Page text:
Banking & Payments Federation Ireland (BPFI) has today published the latest figures from the BPFI Mortgage Drawdowns Report for Q3 2018 and Mortgage Approvals Report for September 2018.
The following are the key figures the Mortgage Drawdowns report for Q3 2018:
- 10,873 new mortgages to the value of €2,369 million were drawn down by borrowers during the third quarter of 2018
- This represents an increase of 14.4% in volume and 17.5% in value on the corresponding third quarter of 2017.
- It also represents an increase of 16.4% in volume and 17.6% in value compared with the previous quarter (Q2 2018).
- First-time buyers (FTBs) remain the single largest segment by volume (48.3%) and by value (48.7%). Together, FTBs and mover-purchasers accounted for 81.4% of the total value of mortgages drawn down.
The volume and the value of re-mortgage loans (switching) continue to increase: there were 1,420 re-mortgage loans in Q3 2018 to the value of €325 million. This reflects year-on-year growth of 82.8% in volume and 82.2% in value.
The number of mortgages for new properties rose by 19.9% year-on-year to 2,438 in Q3 2018, while the value of those mortgages jumped by 26.4% to €588 million. Secondhand property mortgage volumes grew by 4% to 6,289 and by 5.9% to €1,398 million.
In addition BPFI also published the latest figures from the BPFI Mortgage Approvals Report for September 2018. The following are the key elements:
- A total of 3,825 mortgages were approved in September 2018 – some 1,782 (46.6% of total volume) were for first-time buyers (FTBs) while mover purchasers accounted for 1,067 (27.9%).
- The number of mortgages approved rose by 4.5% year-on-year and fell by 8.6% month-on-month.
- Mortgages approved in September 2018 were valued at €822 million – of which FTBs accounted for €385 million (46.8%) and €271 million (33%) by mover purchasers.
- The value of mortgage approvals rose by 4.3% year-on-year and fell by 11.6% month-on-month.
Re-mortgage/switching approvals rose on a year-on-year basis – by 51.7% in volume and by 42.1% in value terms.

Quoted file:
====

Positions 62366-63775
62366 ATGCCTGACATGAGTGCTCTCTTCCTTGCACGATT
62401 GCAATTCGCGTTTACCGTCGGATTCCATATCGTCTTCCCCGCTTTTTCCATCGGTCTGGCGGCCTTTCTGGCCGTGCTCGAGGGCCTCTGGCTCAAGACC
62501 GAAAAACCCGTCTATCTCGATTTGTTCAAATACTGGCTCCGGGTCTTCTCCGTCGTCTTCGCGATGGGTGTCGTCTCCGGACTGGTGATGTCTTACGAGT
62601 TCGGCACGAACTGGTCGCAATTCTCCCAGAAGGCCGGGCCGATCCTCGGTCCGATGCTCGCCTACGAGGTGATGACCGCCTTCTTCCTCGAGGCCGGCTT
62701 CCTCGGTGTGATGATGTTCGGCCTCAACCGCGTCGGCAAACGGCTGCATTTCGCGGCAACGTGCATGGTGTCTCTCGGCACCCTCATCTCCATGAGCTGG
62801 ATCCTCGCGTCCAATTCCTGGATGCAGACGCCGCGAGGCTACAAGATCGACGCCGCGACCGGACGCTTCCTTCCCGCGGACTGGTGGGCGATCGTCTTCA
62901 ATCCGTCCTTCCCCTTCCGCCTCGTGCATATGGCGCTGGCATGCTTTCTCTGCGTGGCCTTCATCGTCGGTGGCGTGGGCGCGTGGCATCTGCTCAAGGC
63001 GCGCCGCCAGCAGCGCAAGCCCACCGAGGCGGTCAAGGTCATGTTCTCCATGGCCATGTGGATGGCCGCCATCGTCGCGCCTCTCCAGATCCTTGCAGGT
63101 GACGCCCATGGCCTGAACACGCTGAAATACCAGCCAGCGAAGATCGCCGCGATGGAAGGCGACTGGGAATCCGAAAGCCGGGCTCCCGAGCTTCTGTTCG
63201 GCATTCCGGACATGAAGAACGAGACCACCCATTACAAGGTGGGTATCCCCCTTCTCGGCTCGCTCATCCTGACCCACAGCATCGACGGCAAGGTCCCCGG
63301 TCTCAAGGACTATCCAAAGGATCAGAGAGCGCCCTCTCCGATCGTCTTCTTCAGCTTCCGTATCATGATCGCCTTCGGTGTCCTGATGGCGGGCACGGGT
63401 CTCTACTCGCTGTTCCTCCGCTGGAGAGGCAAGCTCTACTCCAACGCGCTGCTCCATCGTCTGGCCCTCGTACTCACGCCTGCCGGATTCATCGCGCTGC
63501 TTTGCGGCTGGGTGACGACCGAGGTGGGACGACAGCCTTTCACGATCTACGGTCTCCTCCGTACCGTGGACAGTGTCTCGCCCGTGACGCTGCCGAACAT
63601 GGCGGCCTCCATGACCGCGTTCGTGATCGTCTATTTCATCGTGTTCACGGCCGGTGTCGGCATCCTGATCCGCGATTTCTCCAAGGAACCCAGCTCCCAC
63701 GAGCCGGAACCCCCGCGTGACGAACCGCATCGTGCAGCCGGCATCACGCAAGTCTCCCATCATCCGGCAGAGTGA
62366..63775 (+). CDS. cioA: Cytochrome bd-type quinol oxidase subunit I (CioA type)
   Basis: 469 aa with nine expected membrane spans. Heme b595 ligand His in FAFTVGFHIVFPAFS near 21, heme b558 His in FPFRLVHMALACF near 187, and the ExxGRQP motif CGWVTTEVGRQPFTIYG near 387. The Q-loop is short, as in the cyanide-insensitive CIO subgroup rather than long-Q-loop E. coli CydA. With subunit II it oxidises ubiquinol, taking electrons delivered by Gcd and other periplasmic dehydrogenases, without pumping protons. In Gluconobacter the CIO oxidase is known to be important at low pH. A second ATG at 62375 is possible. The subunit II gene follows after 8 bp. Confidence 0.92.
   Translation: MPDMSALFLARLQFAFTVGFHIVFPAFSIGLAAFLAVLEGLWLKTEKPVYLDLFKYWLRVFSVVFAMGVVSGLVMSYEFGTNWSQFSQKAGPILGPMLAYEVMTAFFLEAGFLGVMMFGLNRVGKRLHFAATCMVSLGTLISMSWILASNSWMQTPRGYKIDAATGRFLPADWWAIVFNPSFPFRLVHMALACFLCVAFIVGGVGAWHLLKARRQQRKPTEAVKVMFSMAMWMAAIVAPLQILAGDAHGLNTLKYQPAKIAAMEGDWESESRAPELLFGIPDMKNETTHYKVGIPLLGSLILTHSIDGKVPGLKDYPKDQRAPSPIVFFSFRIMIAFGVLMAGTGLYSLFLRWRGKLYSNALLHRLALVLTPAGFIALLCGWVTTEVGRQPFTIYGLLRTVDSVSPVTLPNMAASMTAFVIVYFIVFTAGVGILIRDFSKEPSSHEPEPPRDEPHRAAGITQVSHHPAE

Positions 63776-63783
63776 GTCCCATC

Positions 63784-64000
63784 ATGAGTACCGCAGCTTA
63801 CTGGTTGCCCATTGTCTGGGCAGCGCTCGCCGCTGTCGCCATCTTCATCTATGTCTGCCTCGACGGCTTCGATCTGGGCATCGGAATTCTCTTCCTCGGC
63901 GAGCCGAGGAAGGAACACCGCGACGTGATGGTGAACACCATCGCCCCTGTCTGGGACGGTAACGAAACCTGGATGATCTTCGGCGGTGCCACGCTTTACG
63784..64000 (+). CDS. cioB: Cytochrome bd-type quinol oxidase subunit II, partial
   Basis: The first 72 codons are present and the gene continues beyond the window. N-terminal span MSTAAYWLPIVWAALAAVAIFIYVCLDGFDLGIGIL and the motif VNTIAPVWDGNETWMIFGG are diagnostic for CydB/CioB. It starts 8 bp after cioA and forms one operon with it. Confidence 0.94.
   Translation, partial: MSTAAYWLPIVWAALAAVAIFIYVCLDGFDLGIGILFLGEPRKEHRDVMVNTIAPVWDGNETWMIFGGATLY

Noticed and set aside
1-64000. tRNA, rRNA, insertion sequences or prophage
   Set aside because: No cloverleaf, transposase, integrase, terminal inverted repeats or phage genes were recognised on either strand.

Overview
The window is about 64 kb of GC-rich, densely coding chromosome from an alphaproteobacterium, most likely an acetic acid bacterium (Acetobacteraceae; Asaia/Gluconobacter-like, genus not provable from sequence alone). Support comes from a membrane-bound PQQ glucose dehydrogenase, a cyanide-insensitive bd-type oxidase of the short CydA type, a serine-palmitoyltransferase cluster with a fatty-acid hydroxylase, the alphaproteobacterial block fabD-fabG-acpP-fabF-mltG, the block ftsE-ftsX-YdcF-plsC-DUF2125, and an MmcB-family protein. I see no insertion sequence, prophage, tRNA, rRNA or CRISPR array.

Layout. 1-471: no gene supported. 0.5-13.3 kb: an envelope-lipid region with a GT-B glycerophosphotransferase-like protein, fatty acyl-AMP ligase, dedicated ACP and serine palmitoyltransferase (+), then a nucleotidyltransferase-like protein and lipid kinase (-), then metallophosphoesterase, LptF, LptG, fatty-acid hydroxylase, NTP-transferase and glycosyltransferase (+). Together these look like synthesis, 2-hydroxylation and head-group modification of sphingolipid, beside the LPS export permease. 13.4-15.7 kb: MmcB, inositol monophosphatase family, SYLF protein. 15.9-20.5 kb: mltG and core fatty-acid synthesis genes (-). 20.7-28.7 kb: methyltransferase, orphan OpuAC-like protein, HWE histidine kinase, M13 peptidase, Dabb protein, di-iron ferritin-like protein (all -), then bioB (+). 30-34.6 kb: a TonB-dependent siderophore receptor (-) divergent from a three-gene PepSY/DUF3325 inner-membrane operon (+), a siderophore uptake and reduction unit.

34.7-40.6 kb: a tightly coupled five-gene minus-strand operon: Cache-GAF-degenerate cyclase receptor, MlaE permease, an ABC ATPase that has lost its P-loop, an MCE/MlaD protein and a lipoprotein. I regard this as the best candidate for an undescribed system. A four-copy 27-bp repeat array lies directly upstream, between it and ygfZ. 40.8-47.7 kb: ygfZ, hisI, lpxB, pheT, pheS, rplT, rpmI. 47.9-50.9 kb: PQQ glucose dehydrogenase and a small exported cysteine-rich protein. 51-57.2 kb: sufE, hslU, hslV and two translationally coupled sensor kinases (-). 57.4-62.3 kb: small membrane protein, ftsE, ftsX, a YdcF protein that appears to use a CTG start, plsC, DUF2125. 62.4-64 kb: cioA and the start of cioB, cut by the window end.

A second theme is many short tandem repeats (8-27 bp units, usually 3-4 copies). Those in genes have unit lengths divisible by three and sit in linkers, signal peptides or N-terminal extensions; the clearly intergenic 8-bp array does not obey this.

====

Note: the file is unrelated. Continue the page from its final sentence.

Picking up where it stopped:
The annualised volume of mortgage approvals reached 44,805 in the twelve months ending September 2018, marginally (0.3%) higher than the twelve months ending August 2018. The annualised value of approvals also rose by 0.3% to more than €9.9 billion.
Commenting on these latest figures, BPFI’s Director Public Affairs, Felix O’Regan, stated:
“The level of mortgage drawdown activity continued the pattern of strong growth through the third quarter of this year. As has been evident for quite some time, first-time buyers account of the lion’s share of all drawdowns – in excess of 48% in both volume and value terms.
Mortgage approval activity presents a slightly different picture. On an annualized basis activity by both volume and value shows an increase of 0.3%. However, the most recent mortgage approval figures for September show a flatlining in activity. The consensus among financial analysts is that this is most likely explained by the impact of the Central Bank’s macroprudential measures and by challenges in the housing supply market. Notwithstanding these factors, BPFI member banks remain fully focused on supporting home ownership at every turn.”
The BPFI Mortgage Drawdowns and Mortgage Approvals reports can be viewed on the BPFI website here.
Note: Banking & Payments Federation Ireland (BPFI) represents the banking, payments and fintech sector in Ireland. Together with its affiliates, the Federation of International Banks in Ireland and the Fintech & Payments Association of Ireland, BPFI has over 70 member institutions and associates, including licensed domestic and foreign banks and institutions operating in the financial marketplace here.
Contact: Jillian Heffernan, Head of Communications, email@example.com 087 9016880
Culture in banking, innovation and customer experience among key themes
Banking & Payments Federation Ireland (BPFI) today held its annual national conference, Reshaping Retail Banking at the Marker Hotel in Dublin. Hosting a gathering of key senior bankers, policy makers and other key stakeholders, the conference addressed the three key themes of culture in banking, trends in retail banking and innovation and customer experience.
In his opening address to the conference BPFI President, Jonathan Lowey, reaffirmed the sector’s commitment to embedding a customer-first culture in banking both internally within individual intuitions and externally by supporting the work of the Central Bank and the new Irish Banking Culture Board:
“BPFI recognise the importance and value of the work conducted by the Central Bank of Ireland in undertaking behaviour and culture assessments of each of the five main retail banks. Arising from this we are committed to working, together with all of our member banks, with the Central Bank in helping to bring about further improvement in the consumer-focused culture of banking here.
From the beginning of this year we have actively supported our retail members in the concept development behind the new Irish Banking Culture Board (IBCB). The broad architecture of this new independent body was identified early on. This has more recently been followed by the announcement from the IBCB Establishment Office that the search for a suitable independent Chairperson is underway, that a wide-ranging, public consultation process will be undertaken shortly and that two university-accredited, culture education programmes for bank staff are to be launched. We welcome these developments towards embedding a customer-first culture in banking here and in rebuilding trust in our banks.”